Researchers Present New Measurement of Deuteron Collective Flow at RHIC-STAR
Relativistic heavy ion collisions can form a new strongly interacting matter — Quark Gluon Plasma (QGP), which is believed to be the state of our universe in the early moments of the big bang and the state of the inner neutron stars. One of the main goals of the STAR experiment at Relativistic Heavy Ion Collider (RHIC) is to explore the state and evolution of QGP.
The production of light nuclei in high-energy heavy-ion collisions, which is sensitive to the properties of the collision system and its evolution, is now a hot subject of intense debate.
Recently, researchers at the Institute of Modern Physics (IMP) of the Chinese Academy of Sciences (CAS) measured one of the deuteron collective flow, directed flow (v1), in Au+Au collisions at energies of 7.7-39 GeV per colliding nucleon pair from the RHIC-STAR experiment. The study provides additional information to understand the mechanisms of light nucleus production in high-energy heavy-ion collisions.
It is found that the directed flow of deuterons has a more pronounced energy dependence than that of protons. Compared to the proton v1, the v1 slope at the mid-rapidity, dv1/dy, shows a strong increase at the lowest collision energy of 7.7 GeV. For other collision energies above 7.7 GeV, the protons dv1/dy are negative, while those of deuterons are positive and close to zero.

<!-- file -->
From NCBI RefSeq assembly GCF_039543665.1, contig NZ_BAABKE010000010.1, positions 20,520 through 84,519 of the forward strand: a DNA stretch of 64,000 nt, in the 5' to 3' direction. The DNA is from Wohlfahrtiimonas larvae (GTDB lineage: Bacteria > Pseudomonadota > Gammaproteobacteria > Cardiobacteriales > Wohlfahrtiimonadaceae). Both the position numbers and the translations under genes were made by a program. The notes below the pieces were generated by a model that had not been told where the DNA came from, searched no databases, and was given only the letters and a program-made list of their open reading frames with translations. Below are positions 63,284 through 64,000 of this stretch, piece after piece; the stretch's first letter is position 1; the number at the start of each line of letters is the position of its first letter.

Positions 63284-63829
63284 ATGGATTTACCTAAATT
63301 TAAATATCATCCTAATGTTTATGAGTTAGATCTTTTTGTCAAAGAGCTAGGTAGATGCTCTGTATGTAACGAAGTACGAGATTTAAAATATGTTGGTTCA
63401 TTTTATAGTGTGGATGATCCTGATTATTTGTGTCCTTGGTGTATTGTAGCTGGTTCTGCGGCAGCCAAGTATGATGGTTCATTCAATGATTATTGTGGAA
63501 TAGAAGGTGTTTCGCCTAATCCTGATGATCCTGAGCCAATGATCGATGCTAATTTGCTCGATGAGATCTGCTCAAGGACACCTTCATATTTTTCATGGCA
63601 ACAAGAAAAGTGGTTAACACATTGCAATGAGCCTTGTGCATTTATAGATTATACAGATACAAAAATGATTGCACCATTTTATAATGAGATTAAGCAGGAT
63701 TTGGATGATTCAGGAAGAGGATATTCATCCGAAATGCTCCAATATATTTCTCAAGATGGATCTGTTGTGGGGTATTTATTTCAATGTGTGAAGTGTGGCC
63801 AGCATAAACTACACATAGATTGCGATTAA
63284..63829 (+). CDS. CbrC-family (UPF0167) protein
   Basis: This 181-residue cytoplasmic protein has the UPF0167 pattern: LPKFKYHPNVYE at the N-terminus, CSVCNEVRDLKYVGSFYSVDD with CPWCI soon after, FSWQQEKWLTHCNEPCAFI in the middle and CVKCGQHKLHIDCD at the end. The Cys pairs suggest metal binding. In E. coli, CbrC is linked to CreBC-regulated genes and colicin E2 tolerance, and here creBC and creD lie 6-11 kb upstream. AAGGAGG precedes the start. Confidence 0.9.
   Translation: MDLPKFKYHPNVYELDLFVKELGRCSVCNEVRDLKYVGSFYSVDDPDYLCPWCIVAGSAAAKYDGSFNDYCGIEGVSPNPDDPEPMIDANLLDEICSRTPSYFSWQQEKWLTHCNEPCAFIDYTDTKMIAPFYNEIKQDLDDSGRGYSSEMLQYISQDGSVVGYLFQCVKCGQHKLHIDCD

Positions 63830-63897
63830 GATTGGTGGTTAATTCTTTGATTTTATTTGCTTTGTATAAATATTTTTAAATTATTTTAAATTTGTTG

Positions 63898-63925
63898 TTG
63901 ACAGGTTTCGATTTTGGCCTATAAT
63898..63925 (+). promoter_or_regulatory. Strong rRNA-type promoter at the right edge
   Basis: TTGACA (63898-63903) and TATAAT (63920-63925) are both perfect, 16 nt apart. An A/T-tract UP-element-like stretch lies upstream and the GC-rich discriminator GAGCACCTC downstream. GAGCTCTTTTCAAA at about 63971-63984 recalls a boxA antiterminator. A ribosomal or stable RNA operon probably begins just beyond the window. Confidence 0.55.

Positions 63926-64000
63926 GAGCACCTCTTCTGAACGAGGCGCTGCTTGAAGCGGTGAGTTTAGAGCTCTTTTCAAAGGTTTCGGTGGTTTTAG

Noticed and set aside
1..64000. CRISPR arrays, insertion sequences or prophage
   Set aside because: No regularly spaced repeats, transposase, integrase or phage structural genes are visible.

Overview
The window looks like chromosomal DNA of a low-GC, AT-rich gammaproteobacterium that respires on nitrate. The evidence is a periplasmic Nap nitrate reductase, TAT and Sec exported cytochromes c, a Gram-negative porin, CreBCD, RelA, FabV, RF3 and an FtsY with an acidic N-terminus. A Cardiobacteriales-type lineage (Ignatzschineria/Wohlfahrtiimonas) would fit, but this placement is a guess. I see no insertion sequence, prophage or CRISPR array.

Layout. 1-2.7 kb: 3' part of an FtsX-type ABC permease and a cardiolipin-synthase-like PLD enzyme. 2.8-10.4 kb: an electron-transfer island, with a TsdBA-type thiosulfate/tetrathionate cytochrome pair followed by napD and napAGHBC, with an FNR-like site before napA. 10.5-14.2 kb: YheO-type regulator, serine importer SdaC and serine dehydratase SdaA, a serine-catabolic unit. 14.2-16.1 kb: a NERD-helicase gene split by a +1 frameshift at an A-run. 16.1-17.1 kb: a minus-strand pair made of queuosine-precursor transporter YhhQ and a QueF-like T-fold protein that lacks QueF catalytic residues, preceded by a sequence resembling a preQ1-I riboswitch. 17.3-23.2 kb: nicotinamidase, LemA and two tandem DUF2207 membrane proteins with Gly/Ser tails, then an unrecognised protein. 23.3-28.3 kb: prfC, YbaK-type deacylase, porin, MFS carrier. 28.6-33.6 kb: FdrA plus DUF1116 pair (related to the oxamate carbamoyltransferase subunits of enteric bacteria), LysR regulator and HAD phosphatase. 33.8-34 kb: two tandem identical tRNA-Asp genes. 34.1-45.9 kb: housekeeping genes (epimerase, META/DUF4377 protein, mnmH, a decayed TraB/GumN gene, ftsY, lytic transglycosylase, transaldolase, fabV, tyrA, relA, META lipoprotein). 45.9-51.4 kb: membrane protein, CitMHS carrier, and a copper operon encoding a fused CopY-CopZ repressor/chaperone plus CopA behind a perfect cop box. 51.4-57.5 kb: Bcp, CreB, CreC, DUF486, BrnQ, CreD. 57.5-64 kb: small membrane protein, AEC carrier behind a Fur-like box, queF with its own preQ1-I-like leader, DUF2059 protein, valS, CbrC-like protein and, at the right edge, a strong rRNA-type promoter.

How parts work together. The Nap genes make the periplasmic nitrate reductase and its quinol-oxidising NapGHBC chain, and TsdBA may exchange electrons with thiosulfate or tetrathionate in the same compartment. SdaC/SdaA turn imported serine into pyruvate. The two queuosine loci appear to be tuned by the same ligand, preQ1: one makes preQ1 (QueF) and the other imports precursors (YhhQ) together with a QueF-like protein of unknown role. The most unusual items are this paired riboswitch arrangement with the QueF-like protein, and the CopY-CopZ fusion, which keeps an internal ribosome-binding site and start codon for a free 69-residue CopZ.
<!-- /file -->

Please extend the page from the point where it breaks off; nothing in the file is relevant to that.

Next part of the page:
Researchers then compared the experimental results with two commonly used phenomenological models, thermal model and nucleon coalescence model. However, the models cannot explain the data. At 7.7 GeV and 11.5 GeV, the nucleon coalescence picture is approximately valid for the data at higher transverse momentum within, while the deuteron v1 shows enhancements towards very low transverse momentum. There is at present no explanation for this enhancement.
Moreover, the results from the data were compared with those from transport model (AMPT), in which the deuterons are produced and dissolved via the nuclear reactions, while the model significantly overpredicts the observed magnitude of the data.
The results were published in Phys. Rev. C 102, 044906 (2020).
The paper is available at: https://journals.aps.org/prc/abstract/10.1103/PhysRevC.102.044906
Figure 1. Collision energy dependences of proton and deuteron (Image by HE Xionghong)